WATCH: Bronxite SkittLeZ Creates Parody on The Hit #Selfie & It’s A Blast


©Jose Correa
©Jose Correa


Bronx born and bred Juan “Skittlez” Ortiz has just released a parody on the hit song and video #selfie and  it’s pretty hysterical.  The talented singer, actor, and dancer from the Boogie Down, has had several videos go viral before such as, “Shit Spanish Girls Say Part 1 and 2” (which got over 10 million hits on YouTube) and “New York City Gays”.

According to his profile on SoundCloud:

“Juan Carlos Ortiz is a Latino singer, songwriter, dancer, and actor from the Bronx, New York. He graduated from the prestigous Fiorello H. LaGuardia High School of Music & Art and Performing Arts in 2009 where he majored in Vocal Music. Currently a College student, he attends Westminster Choir College of Rider University in Princeton, New Jersey as a Music Education major. Along with being a classically trained tenor, Juan takes pride in his passion for performing Pop music. Along with singing and performing, he gets joy from producing and editing videos as a hobby. You can see Juan [also known as SkittLeZ] appear on numerous channels on YouTube, most of which he edits and produces himself.”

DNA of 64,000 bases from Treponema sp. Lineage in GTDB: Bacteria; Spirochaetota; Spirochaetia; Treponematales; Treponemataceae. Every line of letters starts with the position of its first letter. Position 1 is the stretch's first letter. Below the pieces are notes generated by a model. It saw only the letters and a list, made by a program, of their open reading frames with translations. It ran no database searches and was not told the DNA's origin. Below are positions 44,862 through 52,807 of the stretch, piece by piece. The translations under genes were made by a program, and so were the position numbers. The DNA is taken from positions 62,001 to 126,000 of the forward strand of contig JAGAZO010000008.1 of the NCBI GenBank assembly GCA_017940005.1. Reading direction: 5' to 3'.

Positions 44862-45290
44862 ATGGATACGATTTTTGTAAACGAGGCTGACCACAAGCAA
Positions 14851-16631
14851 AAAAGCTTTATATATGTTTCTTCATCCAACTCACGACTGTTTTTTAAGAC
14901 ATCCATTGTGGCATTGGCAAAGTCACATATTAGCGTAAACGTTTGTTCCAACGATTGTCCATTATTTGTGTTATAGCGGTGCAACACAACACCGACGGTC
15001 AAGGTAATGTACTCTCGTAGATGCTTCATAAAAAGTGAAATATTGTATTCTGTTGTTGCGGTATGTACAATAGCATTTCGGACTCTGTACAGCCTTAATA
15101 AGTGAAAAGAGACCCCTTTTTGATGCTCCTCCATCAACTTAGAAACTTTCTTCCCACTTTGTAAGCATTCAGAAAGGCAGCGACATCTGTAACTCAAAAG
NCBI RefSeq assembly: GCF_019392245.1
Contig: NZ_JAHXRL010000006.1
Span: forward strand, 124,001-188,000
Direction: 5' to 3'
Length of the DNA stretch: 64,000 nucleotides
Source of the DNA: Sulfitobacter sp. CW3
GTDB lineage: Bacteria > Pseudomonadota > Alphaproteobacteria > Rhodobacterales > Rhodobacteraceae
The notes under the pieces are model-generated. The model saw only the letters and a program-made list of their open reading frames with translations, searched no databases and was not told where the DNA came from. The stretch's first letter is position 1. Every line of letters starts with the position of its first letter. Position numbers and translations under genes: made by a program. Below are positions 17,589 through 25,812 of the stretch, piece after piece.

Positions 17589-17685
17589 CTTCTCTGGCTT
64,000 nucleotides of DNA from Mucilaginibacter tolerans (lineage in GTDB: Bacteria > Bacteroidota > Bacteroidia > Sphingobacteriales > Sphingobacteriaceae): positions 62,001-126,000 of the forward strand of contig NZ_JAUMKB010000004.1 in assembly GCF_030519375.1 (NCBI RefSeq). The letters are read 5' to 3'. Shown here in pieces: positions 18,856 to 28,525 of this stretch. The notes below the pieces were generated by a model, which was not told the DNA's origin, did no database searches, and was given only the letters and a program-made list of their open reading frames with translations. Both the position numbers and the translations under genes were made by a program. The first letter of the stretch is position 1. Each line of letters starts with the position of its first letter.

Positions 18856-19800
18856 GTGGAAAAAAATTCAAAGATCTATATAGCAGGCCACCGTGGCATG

Check out the #Selfie parody here and see our wonderful, exclusive interview with SkittLez after the video!

First of all, I’m a big fan of your work.  Your videos, your covers, your singing (no, I promise I’m not stalking you!)
Tell us a little about yourself. Where in the Bronx did you grow up and currently live?
–Ok! Well, I am 23 years old and last May I graduated from Westminster Choir College of Rider University with a Bachelors of Music in Music Education. I like to say I grew up in two different parts of the Bronx. I lived and went to school in Co-op City until I was 13, however I also spent a LOT of time right on Morrison Avenue off of the 6 train. My family and I went to St. Joan of Arc right in that area and I spent a lot of time after school and on the weekends in that area.